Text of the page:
by Don Allen, PE, LEED AP, and Robert Wills, PE
Cold-formed steel (CFS) has been available in construction for more than a century, but some specifiers, architects, engineers, and other building professionals do not yet understand the full range of the material’s benefits and applications. Lightweight, strong, noncombustible, and easy to install, it is versatile enough to address many common obstacles (such as code, time, and cost restrictions) faced by specifiers and other building professionals.
When using CFS in a construction project, the material will have the same properties throughout the entire application. Steel is an isotropic material, therefore offering widespread consistency across construction products. Unlike alternative, bio-based materials like wood, cold-formed steel will not crack, warp, or change dimensions with moisture content, and does not have knots or other inconsistencies. This regularity allows manufacturers to create products fitting very tight tolerances, as they do not have to worry about products bowing or varying from other pieces.
In addition to material consistency, the logistical benefits of cold-formed steel extend from the manufacturing process to installation on the jobsite. Many CFS products are manufactured to suit specifications ensuring they fit seamlessly within a building. Manufacturers can pre-cut members to exact lengths—frequently within 1.6 mm (1/16 in.). This reduces waste both during production and on the construction site.
Once materials arrive at the jobsite, this combination of consistency and tight manufacturing tolerances allows builders to safely and easily construct building modules before installing them. The strength and stiffness of the material enables the construction of whole sections or systems (e.g. roof assemblies) on the ground. Such systems can include bracing, mechanical, plumbing, and sprinkler components, decreasing the amount of work required at high elevation, which in turn increases efficiency and reduces fall hazards. Offsite panelization of cold-formed steel wall and floor systems, when deemed appropriate for a project by the design team, can also reduce onsite labor costs and improve overall project cycle times. (Additional information on cost-effectiveness can be viewed at sfia.memberclicks.net/assets/CaseStudies/colborne_rev1.pdf and www.buildsteel.org/2016/10/14/building-cost-effective-mid-rise-building.)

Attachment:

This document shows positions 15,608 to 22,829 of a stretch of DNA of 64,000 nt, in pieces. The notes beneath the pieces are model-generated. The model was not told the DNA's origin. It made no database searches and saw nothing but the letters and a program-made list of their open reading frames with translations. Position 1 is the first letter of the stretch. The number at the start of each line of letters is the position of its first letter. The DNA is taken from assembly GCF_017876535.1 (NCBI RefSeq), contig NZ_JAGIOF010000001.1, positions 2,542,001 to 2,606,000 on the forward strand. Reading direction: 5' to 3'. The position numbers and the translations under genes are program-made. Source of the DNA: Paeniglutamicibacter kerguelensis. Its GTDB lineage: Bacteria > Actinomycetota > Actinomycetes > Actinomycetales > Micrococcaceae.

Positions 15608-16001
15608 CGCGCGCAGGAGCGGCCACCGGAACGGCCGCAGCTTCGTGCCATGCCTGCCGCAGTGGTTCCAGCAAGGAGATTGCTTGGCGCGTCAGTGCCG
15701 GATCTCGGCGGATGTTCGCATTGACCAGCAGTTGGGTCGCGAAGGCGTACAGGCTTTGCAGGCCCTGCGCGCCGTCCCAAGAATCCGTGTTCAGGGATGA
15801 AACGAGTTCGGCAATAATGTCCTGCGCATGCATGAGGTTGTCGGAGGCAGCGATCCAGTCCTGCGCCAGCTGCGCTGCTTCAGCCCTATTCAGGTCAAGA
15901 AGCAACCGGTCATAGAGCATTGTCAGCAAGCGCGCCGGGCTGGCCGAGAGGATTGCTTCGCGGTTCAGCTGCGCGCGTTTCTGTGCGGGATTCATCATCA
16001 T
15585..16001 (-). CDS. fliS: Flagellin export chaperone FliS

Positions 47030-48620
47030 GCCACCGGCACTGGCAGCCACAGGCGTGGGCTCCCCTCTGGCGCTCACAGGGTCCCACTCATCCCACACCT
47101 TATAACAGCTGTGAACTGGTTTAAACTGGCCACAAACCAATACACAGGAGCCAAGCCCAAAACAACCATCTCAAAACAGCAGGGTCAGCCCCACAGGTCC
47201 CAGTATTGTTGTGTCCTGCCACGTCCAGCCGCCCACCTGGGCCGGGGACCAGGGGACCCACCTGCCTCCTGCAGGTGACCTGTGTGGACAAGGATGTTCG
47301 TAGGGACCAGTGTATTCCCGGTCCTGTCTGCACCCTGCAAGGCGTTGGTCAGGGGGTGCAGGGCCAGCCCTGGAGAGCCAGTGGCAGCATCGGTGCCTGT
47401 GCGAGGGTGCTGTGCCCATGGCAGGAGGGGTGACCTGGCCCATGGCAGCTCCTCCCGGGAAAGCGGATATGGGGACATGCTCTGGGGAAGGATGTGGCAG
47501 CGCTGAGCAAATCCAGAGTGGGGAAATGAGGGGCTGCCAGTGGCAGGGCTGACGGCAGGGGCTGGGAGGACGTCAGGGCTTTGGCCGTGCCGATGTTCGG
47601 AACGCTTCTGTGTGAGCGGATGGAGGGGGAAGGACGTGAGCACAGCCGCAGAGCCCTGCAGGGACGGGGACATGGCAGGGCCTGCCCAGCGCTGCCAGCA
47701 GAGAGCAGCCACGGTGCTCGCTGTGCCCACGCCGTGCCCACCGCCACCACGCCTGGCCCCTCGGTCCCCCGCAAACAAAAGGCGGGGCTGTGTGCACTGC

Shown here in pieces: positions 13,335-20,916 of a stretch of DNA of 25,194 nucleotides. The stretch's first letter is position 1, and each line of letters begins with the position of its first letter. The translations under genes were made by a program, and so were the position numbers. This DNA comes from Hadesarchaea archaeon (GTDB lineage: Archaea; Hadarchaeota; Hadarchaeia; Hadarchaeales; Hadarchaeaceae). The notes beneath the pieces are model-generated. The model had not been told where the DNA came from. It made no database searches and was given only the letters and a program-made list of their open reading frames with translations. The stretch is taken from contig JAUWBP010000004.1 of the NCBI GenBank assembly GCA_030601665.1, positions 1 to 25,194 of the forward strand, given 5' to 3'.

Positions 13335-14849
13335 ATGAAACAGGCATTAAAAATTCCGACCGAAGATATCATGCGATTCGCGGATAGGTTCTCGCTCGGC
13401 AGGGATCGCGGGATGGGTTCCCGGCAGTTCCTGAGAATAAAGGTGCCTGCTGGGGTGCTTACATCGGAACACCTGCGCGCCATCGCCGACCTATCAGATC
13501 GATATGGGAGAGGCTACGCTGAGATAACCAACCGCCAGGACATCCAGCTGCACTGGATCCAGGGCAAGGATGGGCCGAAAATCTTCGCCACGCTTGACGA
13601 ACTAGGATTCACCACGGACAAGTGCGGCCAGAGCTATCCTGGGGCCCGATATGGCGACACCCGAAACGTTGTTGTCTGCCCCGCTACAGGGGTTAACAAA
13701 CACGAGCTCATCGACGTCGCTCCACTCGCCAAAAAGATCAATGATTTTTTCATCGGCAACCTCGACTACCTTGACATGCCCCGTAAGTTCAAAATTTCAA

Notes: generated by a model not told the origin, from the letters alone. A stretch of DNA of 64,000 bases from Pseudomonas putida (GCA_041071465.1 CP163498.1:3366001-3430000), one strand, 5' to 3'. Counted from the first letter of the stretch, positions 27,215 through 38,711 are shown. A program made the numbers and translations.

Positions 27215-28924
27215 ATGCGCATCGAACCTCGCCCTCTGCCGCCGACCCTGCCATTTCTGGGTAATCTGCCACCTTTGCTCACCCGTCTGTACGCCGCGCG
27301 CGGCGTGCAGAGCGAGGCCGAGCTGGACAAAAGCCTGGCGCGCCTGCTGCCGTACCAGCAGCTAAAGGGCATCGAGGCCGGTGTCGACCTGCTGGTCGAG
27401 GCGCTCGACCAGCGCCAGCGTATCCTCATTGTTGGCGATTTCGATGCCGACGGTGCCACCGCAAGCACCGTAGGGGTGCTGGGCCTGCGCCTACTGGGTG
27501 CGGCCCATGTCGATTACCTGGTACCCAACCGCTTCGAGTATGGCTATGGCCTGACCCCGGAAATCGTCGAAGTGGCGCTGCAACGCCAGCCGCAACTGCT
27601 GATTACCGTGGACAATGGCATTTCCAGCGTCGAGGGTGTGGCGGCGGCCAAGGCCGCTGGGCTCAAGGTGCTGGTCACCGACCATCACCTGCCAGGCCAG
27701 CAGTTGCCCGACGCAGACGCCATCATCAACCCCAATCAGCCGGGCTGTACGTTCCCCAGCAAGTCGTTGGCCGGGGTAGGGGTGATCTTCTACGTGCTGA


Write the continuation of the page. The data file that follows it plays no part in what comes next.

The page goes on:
The versatility of cold-formed steel allows specifiers and architects to develop mid-rise, multi-story buildings safely and efficiently, taking advantage of members with different thicknesses and yield strengths to distribute load effectively. For example, ledger framing can be implemented by stacking cold-formed steel-framed walls directly atop one another, eliminating the need to transfer roof loads through floor framing.
Cold-formed steel framing allows building professionals to change spacing, thickness, and yield strength of studs between floors for greater flexibility using load distribution members. As cold-formed steel is stronger than alternative materials, members can be placed farther apart within walls—they can be installed on 609-mm (24-in.) centers rather than the traditional 406 mm (16 in.). Beginning with thinner, more widely spaced members with lower yield strength in upper floors and then transitioning to thicker, more tightly spaced members in lower floors allows a more economical structure to be built, optimizing the steel for the applied loads. Having many light columns and beams rather than widely spaced heavy ones also leads to greater building resiliency, as members can pick up loads if adjacent ones are damaged. In the case of an emergency or natural disaster, these alternate load paths improve occupant safety and enhance resistance to disproportionate collapse.
In building design, shear walls are composed of braced panels that counter the effects of wind and seismic loads acting on a structure. For shear-wall applications, cold-formed steel can be used with diagonal-strap bracing or thin solid-steel sheathing to economically support the building in earthquakes and windstorms. When improperly detailed or specified, issues arise in these walls—high-profile screws used with thick straps and gusset plates can lead to uneven finishes. This problem can be prevented by using sheet-steel sheathing with low-profile head screws, or by using thinner, wider straps of steel with welds to eliminate gusset plates.
Some specifications require all exterior wall cavities to be filled with insulation, which can prove difficult when studs are tightly spaced within the wall, especially at jambs and posts supporting concentrated loads. The strength and versatility of CFS studs allows them to be more widely spaced, and using larger, thicker members at posts and jambs reduces the number of studs. With fewer studs at concentrated loads and greater gaps between existing studs, the number of thermal bridges are reduced, and spaces in walls are easier to insulate. Prepanelized, cold-formed steel walls enables manufacturers to tightly control fabrication quality, and can equip members to help support adjacent studs laterally, leaving more room for insulation.